During the ‘opening’ and ‘introduction’ of our first aid courses, our first aid trainer may ask the delegates this question: ‘What would you like to learn from this training course?’
It gives us a good idea of what the delegate’s expectations are and can be used as a good discussion point to funnel the interest of everyone.
For the paediatric first aid and the one day emergency first aid training courses we deliver, the majority of the delegates attending are parents. Continue reading
The death of Millie Thompson in 2013 at a Manchester nursery has forced a Westminster debate on making first aid training compulsory for all child care and nursery staff.
More than 100,000 people signed the e-petition started by Dan and Joanne Thompson after their nine-month-old baby Millie died after choking on food at the Ramillies Hall nursery in Stockport two years ago. They are campaigning to make such training readily available for minimal costs and in as many places as possible. Continue reading
Although we have one of the best ‘road safety’ records in Europe and the world, accidents still happen!
Even though there is annual increase for vehicles using our roads and motorways the number of people killed on our roads has fallen from around 5,500 per year in the mid 1980s to well under 1,754 in 2012.
Sadly, driver error remains the most common cause of road accidents. Continue reading
The findings of your first-aiders needs assessment will help you decide how many first-aiders are required. There are no hard and fast rules on exact numbers and you will need to take into account all the relevant circumstances of your particular workplace. Continue reading
Who is responsible for First Aid in Schools?
The Management of Health and Safety at Work Regulations 1992 require employers to carry out a suitable and sufficient assessment of the risks to the health and safety of all employees at work and others who may be affected by their undertaking, such as pupils and visitors, to identify what measures they need to take to prevent or control these risks.
9 November 1884 – 4 August 1917
Captain Noel Chavasse was born in Oxford and packed a lot into a life which ended, at the age of 32, in a captured German dugout during the Battle of Passchendaele, also known as the Third Battle of Ypres.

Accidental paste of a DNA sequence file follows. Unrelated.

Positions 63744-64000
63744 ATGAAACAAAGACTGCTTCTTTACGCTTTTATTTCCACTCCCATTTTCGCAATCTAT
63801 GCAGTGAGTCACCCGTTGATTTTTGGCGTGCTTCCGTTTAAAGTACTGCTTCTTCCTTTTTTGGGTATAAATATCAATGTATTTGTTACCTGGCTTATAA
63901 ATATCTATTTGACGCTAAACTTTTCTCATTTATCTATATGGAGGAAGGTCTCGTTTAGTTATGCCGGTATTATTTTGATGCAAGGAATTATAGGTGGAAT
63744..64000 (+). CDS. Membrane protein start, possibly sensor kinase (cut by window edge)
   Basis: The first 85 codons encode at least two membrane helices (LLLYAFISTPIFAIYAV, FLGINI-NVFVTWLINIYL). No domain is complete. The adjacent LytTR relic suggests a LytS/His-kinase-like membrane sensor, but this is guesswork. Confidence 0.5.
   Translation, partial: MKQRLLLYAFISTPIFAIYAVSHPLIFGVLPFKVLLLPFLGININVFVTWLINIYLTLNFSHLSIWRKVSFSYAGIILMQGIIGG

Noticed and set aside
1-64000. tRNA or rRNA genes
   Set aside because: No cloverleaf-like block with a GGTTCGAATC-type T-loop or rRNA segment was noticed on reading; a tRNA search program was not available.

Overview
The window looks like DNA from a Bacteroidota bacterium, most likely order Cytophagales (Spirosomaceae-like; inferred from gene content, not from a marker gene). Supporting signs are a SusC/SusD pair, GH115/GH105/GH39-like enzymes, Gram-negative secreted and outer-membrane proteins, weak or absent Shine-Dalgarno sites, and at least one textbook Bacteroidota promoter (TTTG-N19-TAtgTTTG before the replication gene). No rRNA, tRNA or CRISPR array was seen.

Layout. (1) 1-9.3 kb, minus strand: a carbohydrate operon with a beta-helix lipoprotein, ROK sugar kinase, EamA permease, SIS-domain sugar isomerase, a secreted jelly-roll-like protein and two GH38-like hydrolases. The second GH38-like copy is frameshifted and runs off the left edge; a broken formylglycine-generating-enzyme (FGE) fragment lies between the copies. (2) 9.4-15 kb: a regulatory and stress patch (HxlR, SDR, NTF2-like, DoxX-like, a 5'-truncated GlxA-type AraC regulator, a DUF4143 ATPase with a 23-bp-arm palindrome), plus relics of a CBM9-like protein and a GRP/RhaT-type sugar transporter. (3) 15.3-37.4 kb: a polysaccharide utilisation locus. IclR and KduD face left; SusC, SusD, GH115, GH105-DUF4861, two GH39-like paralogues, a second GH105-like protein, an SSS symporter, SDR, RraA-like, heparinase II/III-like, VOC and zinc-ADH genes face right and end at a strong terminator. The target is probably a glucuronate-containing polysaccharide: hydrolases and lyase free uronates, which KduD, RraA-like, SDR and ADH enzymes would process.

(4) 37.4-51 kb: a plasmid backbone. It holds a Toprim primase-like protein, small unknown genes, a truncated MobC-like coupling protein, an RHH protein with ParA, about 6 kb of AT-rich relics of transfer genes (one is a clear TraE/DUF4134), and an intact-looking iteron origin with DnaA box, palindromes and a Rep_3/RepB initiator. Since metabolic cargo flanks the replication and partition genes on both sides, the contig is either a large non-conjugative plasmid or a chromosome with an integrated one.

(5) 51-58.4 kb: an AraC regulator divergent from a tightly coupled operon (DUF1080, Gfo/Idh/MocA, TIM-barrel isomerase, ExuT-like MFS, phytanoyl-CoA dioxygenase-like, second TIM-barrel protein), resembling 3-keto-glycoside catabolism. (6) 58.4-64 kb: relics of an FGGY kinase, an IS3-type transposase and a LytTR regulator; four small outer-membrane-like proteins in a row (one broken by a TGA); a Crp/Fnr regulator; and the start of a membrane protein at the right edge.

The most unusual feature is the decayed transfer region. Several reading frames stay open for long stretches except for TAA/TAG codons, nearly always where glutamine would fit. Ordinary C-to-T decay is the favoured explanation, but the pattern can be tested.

He was a prize-winning academic, qualified as a doctor, played rugby and represented Great Britain in the 1908 Olympics, running alongside his twin brother, Christopher, in the 400m.
The recipient of this exceptional double honour was not even a frontline soldier:
Captain Noel Chavasse, a bishop’s son, was a medical officer attending first aid duties in the trenches. But this did not stop him from being responsible for some of the bravest and most unselfish acts of the entire conflict. Continue reading
It is important that childcare provision is safe. Providers must have measures in place to prevent and minimise injuries to children and take precautions to avoid infection.
Regulations for the Childcare Register require the childminder or home child carer to have a first aid qualification; and for the registered person for childcare on domestic or non-domestic premises to ensure that at least one person caring for children on the premises has a first aid qualification.
The qualification must be appropriate to the ages of the children for whom childcare is provided and to the nature of the provision. Continue reading
What is a childminder or child carer?
a registered Childminder is a childcare professional working in their own home to provide care and education for other people’s children in a family setting.
They have to be inspected and registered by Ofsted (the Office for Standards in Education) in England, the SCC in Scotland (Scottish Commission for the regulation of Care in Scotland), the CSSIW in Wales (Care and Social Services Inspectorate Wales), or the HSE (Health Services Executive) in Ireland. Continue reading
As part of its ongoing ‘Start a Heart‘ campaign, South Central Ambulance Service (SCAS) NHS Foundation Trust is delighted to be the first ambulance trust in the UK to launch a Lifesaving app that locates the nearest Automated External Defibrillator (AED). Continue reading
Asthmatics were left more vulnerable as ambulance services across the UK reported a sharp rise in 999 calls from people suffering breathing problems and related health conditions after the serious smog storm blanketed parts of the Country.
Millions of vulnerable people in southern England and Wales were advised to stay indoors as unusually high levels of air pollution smothered London and other cities, just weeks after heavy pollution led to restrictions on car use and the offer of free public transport in Brussels and Paris. Drivers across Britain were left slightly confused after finding a thin coating of red dust on their cars. This unusual weather condition has affected millions of asthmatics across the country. Continue reading